Ready to take the plunge? Despite what I’ve said above about players at higher levels being basically the same, it’s always going to be harder to make money the higher up you go. Remember that, beyond the skills that make you a good player, there really isn’t much more that will make you a great player. There’s no magic formula only known to the high stakes players – an elixir that Harrington, Brunson and co haven’t told you about in their books. No, they’re basically keener, more competitive, more courageous and more disciplined than you. Sure, you’ll learn a few things along the way that you never spotted before, but basically, the pros know the same things that you do, they just do it better.

If anything, I find that encouraging; but it does mean that to be great you have to work hard. Just as with the Oracle at Delphi (or The Matrix, depending on where you get your philosophy from), the first wisdom is in knowing thyself. Before you even sit down at a higher stakes table, analyse your game. What are your strengths and weaknesses? How would a good opponent seek to exploit you? What type of player is your favourite fish, and what is your strategy for getting their money? The better you know the answers to these questions, the more prepared you’ll be.

So what to expect? Well, with better players around, you should expect more aggression from your opponents, along with more looseness when they’re in position against you, and tightness when they’re not. In general, you should follow suit – be more prepared to put opponents on a difficult decision by betting and raising, especially if you’re in position. A simple tip is to tighten up more preflop so that you have fewer difficult decisions yourself. That said, if you’re a rock, you might find the easy pickings of your old fish pond are slimmer at these giddy heights. Most rocks don’t quite cut it at the higher (or even high/mid) stakes games – if you want to make money here, you’ll have to speculate a bit more.

The fact that there are slightly fewer weak players may actually be to your advantage. If you read the game well, you’ll be able to pull all those fancy moves that you wouldn’t bother with against your clueless friends in the cheap seats. This is where poker really becomes enjoyable, for example, reading a check or a block bet on the river as a genuine sign of weakness and raising a better hand off the pot.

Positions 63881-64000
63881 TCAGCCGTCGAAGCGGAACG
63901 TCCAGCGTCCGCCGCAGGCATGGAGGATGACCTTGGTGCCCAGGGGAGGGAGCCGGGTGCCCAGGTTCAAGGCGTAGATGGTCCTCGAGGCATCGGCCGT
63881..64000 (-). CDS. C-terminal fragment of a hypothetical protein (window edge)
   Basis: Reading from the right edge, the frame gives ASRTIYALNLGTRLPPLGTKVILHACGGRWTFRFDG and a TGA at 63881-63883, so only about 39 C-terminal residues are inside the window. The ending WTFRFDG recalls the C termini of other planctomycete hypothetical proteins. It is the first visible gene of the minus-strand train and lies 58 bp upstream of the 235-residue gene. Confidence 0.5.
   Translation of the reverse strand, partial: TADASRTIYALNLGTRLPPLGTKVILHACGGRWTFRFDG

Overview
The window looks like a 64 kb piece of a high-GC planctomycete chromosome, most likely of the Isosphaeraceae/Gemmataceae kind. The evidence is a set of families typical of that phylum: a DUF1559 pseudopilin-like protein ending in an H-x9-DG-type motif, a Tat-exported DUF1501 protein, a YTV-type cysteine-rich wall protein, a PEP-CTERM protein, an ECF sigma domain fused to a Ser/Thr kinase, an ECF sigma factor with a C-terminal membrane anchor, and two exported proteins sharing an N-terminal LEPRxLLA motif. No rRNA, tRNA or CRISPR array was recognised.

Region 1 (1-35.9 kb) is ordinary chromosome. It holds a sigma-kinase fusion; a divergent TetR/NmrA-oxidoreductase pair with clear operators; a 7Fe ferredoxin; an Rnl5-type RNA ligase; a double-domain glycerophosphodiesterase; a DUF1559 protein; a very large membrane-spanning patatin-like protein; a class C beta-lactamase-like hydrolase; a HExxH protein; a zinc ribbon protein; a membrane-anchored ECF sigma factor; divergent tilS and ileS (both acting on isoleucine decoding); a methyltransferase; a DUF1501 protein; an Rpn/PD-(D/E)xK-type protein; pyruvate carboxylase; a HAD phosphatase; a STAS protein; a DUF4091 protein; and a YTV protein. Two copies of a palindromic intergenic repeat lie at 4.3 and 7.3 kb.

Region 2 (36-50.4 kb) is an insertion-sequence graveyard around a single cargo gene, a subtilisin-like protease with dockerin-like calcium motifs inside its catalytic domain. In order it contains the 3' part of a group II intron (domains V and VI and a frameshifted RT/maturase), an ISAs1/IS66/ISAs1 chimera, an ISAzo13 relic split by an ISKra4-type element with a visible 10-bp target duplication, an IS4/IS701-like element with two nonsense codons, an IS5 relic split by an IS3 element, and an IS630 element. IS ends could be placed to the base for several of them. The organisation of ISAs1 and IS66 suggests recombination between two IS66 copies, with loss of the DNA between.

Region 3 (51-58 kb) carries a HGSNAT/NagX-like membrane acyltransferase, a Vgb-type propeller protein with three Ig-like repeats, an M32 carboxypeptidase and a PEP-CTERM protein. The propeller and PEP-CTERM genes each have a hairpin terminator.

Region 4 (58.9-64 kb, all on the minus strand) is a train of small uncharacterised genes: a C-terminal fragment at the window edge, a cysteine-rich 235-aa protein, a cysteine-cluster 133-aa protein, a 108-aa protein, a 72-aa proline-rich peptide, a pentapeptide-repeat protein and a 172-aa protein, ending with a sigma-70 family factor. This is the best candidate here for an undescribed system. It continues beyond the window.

By the same token, some of your old, more obvious moves might not be such a cinch. For example, bluffs such as betting a missed flush draw on the river or betting out on a paired flop from the blinds might be treated with a bit more suspicion. Knowledge of your opponents becomes increasingly more important as you go up the stakes. Some of the super-high stakes players claim that it’s about little else.

If you’ve been playing small stakes, you’ll be happy to know that there are probably more “gamblers” at the mid and high stakes. By gambler in this context, I mean players – both skilled and unskilled – who are prepared to raise it up and are not particularly bothered about winning or losing, they just want action. It’s unlikely that people like this will play at something like $0.25/$0.50 stakes. In fact, they exist at the $2/$4 level all the way upwards, depending on how rich they are, I suppose. Players like these are a good source of income, just make sure that you play fewer marginal hands against them.

Position is always important in big bet poker, but it’s something you’ll have to pay special attention to at higher stakes. With less passive and more aware opponents, checking your hand out of position is likely to cost you. In short, players rarely fail to bet when they’re in position, so free cards are less likely. Practise check-raising to combat this, and be more prepared to be commit your entire stack when you’re out of position. Hand selection and general tightness is a key factor here.